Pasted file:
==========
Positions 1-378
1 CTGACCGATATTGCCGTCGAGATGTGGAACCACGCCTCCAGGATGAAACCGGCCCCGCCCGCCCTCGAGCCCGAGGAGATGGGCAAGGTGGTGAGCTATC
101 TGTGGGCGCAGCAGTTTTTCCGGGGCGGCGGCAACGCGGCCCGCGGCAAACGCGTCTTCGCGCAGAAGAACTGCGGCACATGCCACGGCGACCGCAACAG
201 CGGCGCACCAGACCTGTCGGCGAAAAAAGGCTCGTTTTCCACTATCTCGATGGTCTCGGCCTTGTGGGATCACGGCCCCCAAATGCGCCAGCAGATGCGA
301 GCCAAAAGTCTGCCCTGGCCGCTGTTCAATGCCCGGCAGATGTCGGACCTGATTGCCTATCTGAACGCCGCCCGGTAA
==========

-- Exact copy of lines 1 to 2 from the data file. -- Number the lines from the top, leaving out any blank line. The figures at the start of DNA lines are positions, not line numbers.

Positions 1-378
1 CTGACCGATATTGCCGTCGAGATGTGGAACCACGCCTCCAGGATGAAACCGGCCCCGCCCGCCCTCGAGCCCGAGGAGATGGGCAAGGTGGTGAGCTATC